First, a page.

New Delhi, 12 June, 2016: Celebrating the six-month anniversary of the Paris Agreement on climate change, three global interfaith organizations: EcoSikh, Bhumi and Islamic Relief-India, organized a multi-faith event at Coworkin, Nehru Place in New Delhi bringing together over 75 of young & experienced environmental, spiritual leaders from diverse faiths and social sectors in solidarity with the global masses to show the compassion and unity within faith groups working on climate change and to reaffirm the commitments made by policy makers during COP21, Paris, climate declarations in December 2015, under the global campaign, ‘Sacred Earth, Sacred Trust’.
This event was one of the 150 events and actions planned in over 36 countries under the aegis of US based, GreenFaith. The event witnessed celebrations via multi-faith prayers, faiths’ declarations and a joint statement on community based climate action, reaffirming their action to keep 1.50C within reach, reduce emissions from centers of worship and an urge the Government of India to take concrete steps to address the drought issue in the country and support enhanced R & D in disaster management.
Ravneet Singh from EcoSikh recited a special prayer for peace during the event, and said “The daily Sikh prayers reminds us to serve the air as our Guru, water as the father and earth as the great mother of all. The Sikhs have always been committed to work untiringly for the well being of all life on the earth. It’s important to pause, take stock, and celebrate the progress we’ve made together in conserving our natural resources. As preachers, engineers, teachers and other professionals, we have been individually doing our bit for climate change, but it’s time to collectively — as believers — spread the message for climate change strongly.”
Avneet Kaur, representative from Basics of Sikhi, said “The Guru Granth Sahib says, Sab meh jyot, jyot hai soye. Tis de chanan sab meh chanan hoye — ‘The divine light is within everyone; it is that light which shines within everyone. It’s clear from bani (the Sikh religious scriptures) that we should respect nature and its creation.”
Rev. Fletcher Harper, Executive Director of US based GreenFaith, who is supporting these events in many countries said, “The earth is an incredible gift, and people of diverse faiths realize that it’s our shared moral responsibility to protect it”. Sacredearth2016
The Bhumi representative Pinaki Dasgupta stated, “It is high time that we come out open with our faiths as a communication medium for propagating the adversity of climate change”. Bhumi Director, Gopal Patel adds “Climate Change effects all of us, it’s therefore important that we all come together to express our love and respect for the Earth. Only through such unity we can hope to heal the world”.
Gus Speth, US advisor believed that top environmental problems were biodiversity loss, ecosystem collapse and climate change. I thought that 30 years of good science could address these problems but the top environmental problems are selfishness, greed and apathy, and to deal with these we need a cultural and spiritual transformation.” In response to that Dasgupta said, “In April this year, the names of 5,000 individuals, 270 high-level faith leaders and over 170 religious groups were handed over to the UN General Assembly president, as part of the Interfaith Climate Change Statement. Now, we need to show some action.”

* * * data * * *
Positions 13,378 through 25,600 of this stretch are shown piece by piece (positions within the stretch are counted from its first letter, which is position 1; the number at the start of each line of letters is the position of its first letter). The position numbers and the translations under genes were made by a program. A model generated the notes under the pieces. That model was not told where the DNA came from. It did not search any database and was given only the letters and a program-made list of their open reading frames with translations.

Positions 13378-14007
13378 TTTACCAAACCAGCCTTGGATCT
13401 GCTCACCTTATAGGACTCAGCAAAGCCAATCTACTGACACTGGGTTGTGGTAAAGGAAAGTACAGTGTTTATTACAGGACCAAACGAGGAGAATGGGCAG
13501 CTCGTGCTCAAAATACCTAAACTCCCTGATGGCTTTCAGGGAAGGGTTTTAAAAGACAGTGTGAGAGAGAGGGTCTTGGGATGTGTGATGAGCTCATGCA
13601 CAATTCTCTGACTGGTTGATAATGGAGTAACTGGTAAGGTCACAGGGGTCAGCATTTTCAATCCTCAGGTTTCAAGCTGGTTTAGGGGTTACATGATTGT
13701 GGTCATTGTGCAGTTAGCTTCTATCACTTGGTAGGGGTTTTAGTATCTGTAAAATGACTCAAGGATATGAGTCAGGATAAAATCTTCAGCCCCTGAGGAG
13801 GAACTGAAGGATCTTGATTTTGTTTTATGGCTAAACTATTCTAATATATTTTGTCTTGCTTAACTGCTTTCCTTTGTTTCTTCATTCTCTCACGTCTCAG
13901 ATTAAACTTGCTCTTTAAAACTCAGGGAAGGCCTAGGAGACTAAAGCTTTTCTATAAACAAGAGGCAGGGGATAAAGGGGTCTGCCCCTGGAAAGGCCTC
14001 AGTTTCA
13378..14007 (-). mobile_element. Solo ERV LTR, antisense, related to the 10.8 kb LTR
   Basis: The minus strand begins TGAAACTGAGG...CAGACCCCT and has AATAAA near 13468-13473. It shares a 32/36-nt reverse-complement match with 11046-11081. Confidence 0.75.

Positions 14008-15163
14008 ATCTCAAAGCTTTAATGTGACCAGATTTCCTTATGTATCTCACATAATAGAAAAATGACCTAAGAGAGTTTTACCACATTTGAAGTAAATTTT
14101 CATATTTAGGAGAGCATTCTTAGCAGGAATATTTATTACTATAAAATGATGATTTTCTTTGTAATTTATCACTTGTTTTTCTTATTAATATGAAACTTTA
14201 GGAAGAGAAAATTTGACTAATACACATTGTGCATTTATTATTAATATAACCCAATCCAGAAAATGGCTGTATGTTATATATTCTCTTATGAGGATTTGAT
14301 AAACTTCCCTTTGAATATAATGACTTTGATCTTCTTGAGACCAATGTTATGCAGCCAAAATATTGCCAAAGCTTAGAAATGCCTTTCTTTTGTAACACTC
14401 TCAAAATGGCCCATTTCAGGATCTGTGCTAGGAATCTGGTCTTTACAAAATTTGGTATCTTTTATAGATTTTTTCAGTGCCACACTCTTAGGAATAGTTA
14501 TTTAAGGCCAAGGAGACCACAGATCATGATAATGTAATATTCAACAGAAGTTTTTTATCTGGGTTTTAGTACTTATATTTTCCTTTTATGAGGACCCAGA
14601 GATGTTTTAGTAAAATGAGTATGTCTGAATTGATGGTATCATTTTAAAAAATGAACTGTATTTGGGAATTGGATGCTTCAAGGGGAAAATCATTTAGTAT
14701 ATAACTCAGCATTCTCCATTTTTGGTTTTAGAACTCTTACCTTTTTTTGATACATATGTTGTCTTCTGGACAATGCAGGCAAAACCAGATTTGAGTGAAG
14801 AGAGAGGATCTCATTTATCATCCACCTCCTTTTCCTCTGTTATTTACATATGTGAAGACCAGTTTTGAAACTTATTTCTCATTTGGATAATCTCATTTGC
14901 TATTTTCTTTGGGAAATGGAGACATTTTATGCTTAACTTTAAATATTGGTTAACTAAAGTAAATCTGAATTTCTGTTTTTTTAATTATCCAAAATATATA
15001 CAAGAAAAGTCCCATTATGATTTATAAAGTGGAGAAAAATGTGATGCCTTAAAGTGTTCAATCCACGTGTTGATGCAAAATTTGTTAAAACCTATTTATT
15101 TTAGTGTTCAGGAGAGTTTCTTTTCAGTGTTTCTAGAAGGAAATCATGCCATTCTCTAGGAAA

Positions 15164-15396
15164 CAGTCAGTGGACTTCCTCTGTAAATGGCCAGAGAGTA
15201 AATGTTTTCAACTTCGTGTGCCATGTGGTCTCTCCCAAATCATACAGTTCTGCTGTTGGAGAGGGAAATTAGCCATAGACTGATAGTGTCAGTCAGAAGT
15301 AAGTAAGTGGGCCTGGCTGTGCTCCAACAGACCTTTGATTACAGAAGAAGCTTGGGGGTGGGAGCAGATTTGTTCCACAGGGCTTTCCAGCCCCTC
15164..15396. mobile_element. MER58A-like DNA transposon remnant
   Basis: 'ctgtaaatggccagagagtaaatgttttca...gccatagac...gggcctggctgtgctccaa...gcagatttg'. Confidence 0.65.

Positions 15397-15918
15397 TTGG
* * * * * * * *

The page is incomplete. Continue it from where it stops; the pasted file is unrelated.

Akmal Shareef, head of Islamic Relief India, says the Paris declaration on climate change is a watershed in many ways. “The role of the faith community is critical at this juncture. People from different faiths have to come together and take collective action to ensure that ill-effects of climate change on us and on future generations is minimised.” God created us in perfect harmony. It was meant to be a lovely web of codependency between plants, animals and humans, but while other species live in harmony, humans have not. No faith speaks against nature.
Navaid Hamid, President, All India Muslim Majlis-e- Mushawarat says a major portion of Prophet Muhammad’s teachings were on nature and environment. He quotes from a hadith: ‘The earth is green and beautiful, and Allah has appointed you his stewards over it.’ “The lesson we learn is that it’s the duty of every Muslim to ensure that the planet continues to be livable for future generations,” he says.
“Traditionally, the following hymn was recited before getting out of bed, but in our hurry to extract from nature, we have forgotten all good habits”, says Raghunath Prabhu, of Iskcon, Vrindavan: Samudra vasane Devi, parvata sthana mandale. Vishnupatni namastubhyam, paada sparsham kshamasva me — ‘O Mother Earth, who has the ocean as clothes and mountains and forests on her body, who is the wife of Vishnu, I bow to you. Please forgive me for touching you with my feet’.
The participants were enlightened from talks by Prof Junaid Hamid from JNU, Avneet Kaur from Basics of Sikhi, Dr. Shabana Khan, disaster management expert, Raghunath Prabhu ji from Vrindavan, Neha Upadhyay from Guna Organics, Mr. Naviad Hamid, President of the All India Muslim Majlis –e-Mushawarat (AIMMM) and Jai Kumar Gaurav, independent consultant, climate change.